Do you long for your own longarm quilting machine?
I have a used Gammill Vision 1 machine in my fleet for sale!
This sturdy, trusty machine lead demonstrations and quilted many a quilt. You may have seen it in action at a benefit quilt or demo day.
The 18-8 system gives you a color LCD touch screen, choice of stitch regulation or manual mode and an on board bobbin winder. The adjustable laser light is the same as you may have used on the studio’s rental machines.
With an 18″ longarm and a 12″ table, this Vision 1 is perfect for the home free motion quilter. On the tabletop, you can lay out a paper pantograph up to 10″ high and have a comfortable 13″ of free motion space if working from the front of the machine. Swiveled castors on the stand legs lock, but still allow for manageable movement when needed. The Breeze Track System makes for smooth quilting! The leaders have zippered edges.
Are you the lucky quilter who might find this longarm in his/her studio? The price is $7,000.
Its Vision 1 system can be upgraded to a Gammill Vision 2 system. (Gammill charges $1,000 for this type Vision 2 upgrade).
This is a great opportunity to have a sturdy, high quality machine at a great price. Call Laurena at (781) 229- 0734 to make an arrangement to view this Vision 1 machine before it’s gone!
New England is famous for its fall colors, but October 2016 in Boston is equally well known for the quilt scene. Here are six quilt destinations worth checking out this month.
Folk Grafika features quilts by Maritza Soto in Somerville. The opening reception is Saturday, October 8 but the Washington Street Gallery is open every Saturday in October.
In Lexington, the Rising Star Quilters will shine on October 14 and 15 with their fun filled destination quilt show. In addition to the display of member and benefit quilts, there’s a cafe, boutique, demonstrations and a scavenger hunt.
3. On October 23 and 23 at the Campus Center of the Middlesex Community College, the Burlington Quilters’ Guild hosts their annual show.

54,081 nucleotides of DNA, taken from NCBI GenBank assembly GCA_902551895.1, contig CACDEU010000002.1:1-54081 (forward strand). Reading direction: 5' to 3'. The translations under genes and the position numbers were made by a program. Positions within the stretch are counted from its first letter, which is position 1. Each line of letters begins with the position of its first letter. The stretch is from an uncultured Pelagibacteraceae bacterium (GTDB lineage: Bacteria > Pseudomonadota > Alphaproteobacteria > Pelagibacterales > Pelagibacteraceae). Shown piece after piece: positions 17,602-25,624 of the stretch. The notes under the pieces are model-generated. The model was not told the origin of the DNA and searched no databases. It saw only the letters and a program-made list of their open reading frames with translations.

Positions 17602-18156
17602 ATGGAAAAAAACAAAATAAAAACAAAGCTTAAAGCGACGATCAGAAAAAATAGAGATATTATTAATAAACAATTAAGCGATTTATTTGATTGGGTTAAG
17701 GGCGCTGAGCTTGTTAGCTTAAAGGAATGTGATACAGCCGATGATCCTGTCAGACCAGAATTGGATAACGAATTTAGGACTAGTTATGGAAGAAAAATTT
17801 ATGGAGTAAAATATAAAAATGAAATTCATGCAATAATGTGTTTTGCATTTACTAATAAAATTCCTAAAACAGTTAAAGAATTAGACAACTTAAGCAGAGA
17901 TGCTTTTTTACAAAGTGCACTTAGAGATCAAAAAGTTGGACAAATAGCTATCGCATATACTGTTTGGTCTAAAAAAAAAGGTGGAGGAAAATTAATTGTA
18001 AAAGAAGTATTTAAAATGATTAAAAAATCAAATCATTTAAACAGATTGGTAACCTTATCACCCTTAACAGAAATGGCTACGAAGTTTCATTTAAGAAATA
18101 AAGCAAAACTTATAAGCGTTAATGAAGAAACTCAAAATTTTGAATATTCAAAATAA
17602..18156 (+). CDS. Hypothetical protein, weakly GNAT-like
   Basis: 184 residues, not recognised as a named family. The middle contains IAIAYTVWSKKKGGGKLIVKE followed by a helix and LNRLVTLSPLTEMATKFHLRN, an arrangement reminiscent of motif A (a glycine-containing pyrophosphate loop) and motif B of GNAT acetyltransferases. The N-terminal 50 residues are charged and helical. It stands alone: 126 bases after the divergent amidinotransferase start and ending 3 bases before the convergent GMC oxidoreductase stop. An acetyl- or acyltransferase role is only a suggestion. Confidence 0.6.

Our goal of 10 finished quilts to donate to the Orlando Modern Quilt Guild was surpassed! Fourteen quilts were sent out last week. The OMQG initiative hopes to give 300 quilts to survivors and family members suffering after the June Pulse night club tragedy.
A strong team of piecers, quilters, binders, label attachers made the work light. Thank you to each of you! Special thanks to Jane Barnett who kindly donated so much beautiful fabric from the recently closed Quilter’s Way shop
Both rooms at Laurena’s Longarm were buzzing on Sunday, July 10 for our #QuiltsforPulse afternoon. Busy quilters had five quilt tops ready for the longarm machine, and a sixth was on the frame by the end of the afternoon. Meanwhile, cutting, sewing and pressing stations buzzed with finished blocks. The group enjoyed getting to know each other, but an undercurrent of thoughtful contemplation ran solemnly through the afternoon.
SaveJane Burnett kindly donated a wonderful selection of rainbow color fabrics which are being used in the tops, backs and bindings.
The sock in the gut last Sunday was fierce… not another mass murder hate crime. How can we help the healing?
The Orlando Modern Quilt Guild offers one way that quilters can reach out to those impacted by the tragedy at the Pulse Night Club on June 12, 2016. The call is out for bright, happy heart quilts using rainbow colors. Want to join us? We’d like to help them out with finished quilts.
The OMQG asks that the quilts be between 48 x 60 and a twin size. Laurena is purchasing white on white fabric to back 10 quilts. She will use the fabric with the blocks on the front to capture that modern esthetic.
Would you like to help us in this effort?
On Sunday July 10 from 1 to 5pm, we’ll meet to begin assembling quilts (or who knows? Maybe there will already be tops to quilt!) here at our studio in Burlington, MA. If you’d like to attend or contribute blocks, just RSVP here
Is there something in the air? Is it spring madness? Lately, we’ve seen some tiny quilt backs. I’m talking about quilt backs a mere 2″ bigger than the front. That’s tight! Ideally, your quilt back should be 6″ – 10″ longer and wider than your top. There may be a pieced quilt back in your future!